I didn't find that out until six years ago, when I obtained my original birth certificate. Before that, my first introduction to my biological mother was when I was 33 years old and had a 5-year-old daughter whose presence made me want to obtain something about my history. I found out that I could request non-identifying information about my birth parents. For a fee, a nonprofit adoption agency would tell me what I should have the right to know without anyone benefiting financially from my curiosity. My history was held for ransom for $125. It could have been money spent for absolutely nothing, but I was willing to take the chance. There was a disclaimer at the end of the form that recommended counseling to consider the implications of the information they would provide. That was ominous. I wondered what would be so life-shattering in non-identifying information that I would need to consult a therapist. Maybe the fairy tale I had created in my head as a child was more like a horror story.
April 24, 2002, I received a two-page letter that read like a script to a lifetime movie. There was sex, drama, scandal, and finally, a few answers on my beginnings. I was born at 38 weeks after my birth mother endured 7 hours and 14 minutes of labor. The image of Diahann Carrol I had held in my head as my birth mother gave way to an actual description of the woman who bore me, "she was a very tall, large-boned woman with a dark complexion." She was said to be "quiet, soft-spoken, intelligent and a little hesitant to be too open." I began to visualize her and figured if she was tall, I must have gotten my height from my dad. I was only 5'5, maybe, and to be described as "very tall" for a woman, I imagined her to be at least 5" 11. "She" was 23, recently divorced, and on public assistance when she was pregnant with me. I instantly judged her as too old to have put herself in that position, but I quickly got off my high horse and was mindful of my own life choices. I saw this woman as a person who, like me, may have been 23 but seemed to be emotionally stuck at a younger age.
She had three sons, 6, 5, and 3. While she was going through relinquishment counseling, her 16-month-old daughter died suddenly. I could understand if that would have contributed to her letting me go. I was looking for justification between lines. Four children by the age of 23 in 1969 for a young divorced mother had to be a substantial financial and emotional burden for someone still trying to recover from the loss of a child.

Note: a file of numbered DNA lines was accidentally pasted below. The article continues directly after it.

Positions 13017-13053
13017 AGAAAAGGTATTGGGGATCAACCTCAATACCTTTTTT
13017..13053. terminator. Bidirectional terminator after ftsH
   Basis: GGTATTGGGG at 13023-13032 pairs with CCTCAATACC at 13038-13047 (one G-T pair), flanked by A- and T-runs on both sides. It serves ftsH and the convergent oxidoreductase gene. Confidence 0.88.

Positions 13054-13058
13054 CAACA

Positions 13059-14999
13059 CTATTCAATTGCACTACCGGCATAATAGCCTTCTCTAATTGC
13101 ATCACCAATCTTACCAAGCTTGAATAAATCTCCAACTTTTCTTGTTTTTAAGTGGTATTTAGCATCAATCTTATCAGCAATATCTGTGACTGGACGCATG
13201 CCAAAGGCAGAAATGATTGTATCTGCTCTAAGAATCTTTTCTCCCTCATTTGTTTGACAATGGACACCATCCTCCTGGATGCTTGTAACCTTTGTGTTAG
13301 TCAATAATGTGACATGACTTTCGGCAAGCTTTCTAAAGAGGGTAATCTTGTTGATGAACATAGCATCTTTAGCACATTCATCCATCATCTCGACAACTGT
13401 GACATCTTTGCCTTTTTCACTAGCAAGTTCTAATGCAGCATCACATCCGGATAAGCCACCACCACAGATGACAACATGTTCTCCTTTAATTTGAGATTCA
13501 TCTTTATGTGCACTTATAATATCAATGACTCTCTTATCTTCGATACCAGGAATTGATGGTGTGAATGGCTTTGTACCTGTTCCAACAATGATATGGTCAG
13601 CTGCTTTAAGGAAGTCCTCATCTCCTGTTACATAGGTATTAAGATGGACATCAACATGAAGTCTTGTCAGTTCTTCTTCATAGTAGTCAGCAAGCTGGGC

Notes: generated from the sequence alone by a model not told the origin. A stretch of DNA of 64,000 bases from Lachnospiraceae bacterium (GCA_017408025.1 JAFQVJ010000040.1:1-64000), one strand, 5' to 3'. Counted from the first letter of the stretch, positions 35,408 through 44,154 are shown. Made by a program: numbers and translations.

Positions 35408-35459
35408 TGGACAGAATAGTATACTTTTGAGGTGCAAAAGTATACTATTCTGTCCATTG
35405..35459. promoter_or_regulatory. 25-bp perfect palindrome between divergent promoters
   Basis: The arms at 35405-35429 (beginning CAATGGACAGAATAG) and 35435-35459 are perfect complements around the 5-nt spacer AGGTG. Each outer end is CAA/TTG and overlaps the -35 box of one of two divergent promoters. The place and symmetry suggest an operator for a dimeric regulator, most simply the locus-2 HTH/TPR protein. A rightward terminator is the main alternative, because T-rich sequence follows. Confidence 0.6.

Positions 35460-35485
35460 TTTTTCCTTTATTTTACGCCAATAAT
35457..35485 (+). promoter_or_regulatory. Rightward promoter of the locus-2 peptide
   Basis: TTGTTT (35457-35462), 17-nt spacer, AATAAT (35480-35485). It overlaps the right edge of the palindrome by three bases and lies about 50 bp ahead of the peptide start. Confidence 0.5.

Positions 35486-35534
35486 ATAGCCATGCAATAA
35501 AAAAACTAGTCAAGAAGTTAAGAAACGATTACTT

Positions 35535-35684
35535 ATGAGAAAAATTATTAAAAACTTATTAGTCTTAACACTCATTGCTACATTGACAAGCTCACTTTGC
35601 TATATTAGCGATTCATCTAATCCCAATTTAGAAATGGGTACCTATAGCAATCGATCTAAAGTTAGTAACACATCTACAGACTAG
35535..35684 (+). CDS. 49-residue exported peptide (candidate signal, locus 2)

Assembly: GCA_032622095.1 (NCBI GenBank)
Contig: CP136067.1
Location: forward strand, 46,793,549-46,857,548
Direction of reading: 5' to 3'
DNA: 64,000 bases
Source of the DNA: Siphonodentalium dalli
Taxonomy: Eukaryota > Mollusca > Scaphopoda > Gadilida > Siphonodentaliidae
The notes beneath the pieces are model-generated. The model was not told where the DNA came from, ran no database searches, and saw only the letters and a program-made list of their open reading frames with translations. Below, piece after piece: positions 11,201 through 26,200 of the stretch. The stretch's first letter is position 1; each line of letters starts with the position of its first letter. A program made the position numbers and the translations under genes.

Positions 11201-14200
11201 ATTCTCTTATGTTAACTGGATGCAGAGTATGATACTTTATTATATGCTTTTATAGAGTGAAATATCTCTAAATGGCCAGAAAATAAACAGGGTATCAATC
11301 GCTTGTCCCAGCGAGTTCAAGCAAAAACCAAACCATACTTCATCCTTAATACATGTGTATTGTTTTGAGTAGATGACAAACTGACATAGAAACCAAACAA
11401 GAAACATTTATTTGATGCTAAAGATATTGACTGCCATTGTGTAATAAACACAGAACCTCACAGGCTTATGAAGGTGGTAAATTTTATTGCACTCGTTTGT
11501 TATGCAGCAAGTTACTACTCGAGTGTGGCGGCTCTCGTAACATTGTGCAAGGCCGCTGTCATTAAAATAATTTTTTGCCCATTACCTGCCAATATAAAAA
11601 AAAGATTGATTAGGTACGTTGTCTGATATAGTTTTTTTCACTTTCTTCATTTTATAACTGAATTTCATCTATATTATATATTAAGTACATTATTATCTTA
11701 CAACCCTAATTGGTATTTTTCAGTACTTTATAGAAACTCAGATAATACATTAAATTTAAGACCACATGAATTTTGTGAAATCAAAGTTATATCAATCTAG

Buried at the end of the third paragraph was an explanation of why: "Your birth mother felt that you would be better off in an adoptive home. She felt that she was unable to provide an adequate social environment that would be suitable for a new baby and felt that it was in your best interest that she places you for adoption." That statement sounded like the same canned response I gave to the social worker when I was 17, preparing to relinquish my son. It's the answer you are supposed to provide that betrays what your heart feels. At least, that's how I interpreted her words and hoped it was true.
The letter went on to say, "she was as an excellent mother to her children and that she had a real awareness of their needs and was able to meet them." Those words got caught in my head as that tiny voice inside of me wondered why she couldn't be an excellent mother to ALL her children. What did "an adequate social environment" even mean? And why was it ok for my brothers but not me? I found out what that meant after I reunited with her.
My birth mother had been hopeful that she would marry my biological father, but she found out he was already married before disclosing her pregnancy to him. She never told him. At that point, I realized how seldom I fantasized about my birth father. He was always smooth, handsome Billy Dee Williams in Lady Sings the Blues or Mahogany when I did. In reality, he was college-educated, worked for the city, and was an adulterer. They gave no physical traits to humanize him. His description was flat and could have appeared on the info card of any sperm donor.
I read the two pages a few times, ensuring I didn't miss anything. My view of my birth father softened the more I read it. He didn't have a chance to deny me because he never knew I existed. My empathy grew for my birth mother. The way she loved someone who didn't love her back, someone who betrayed her. I identified in a way I wish I didn't with her story.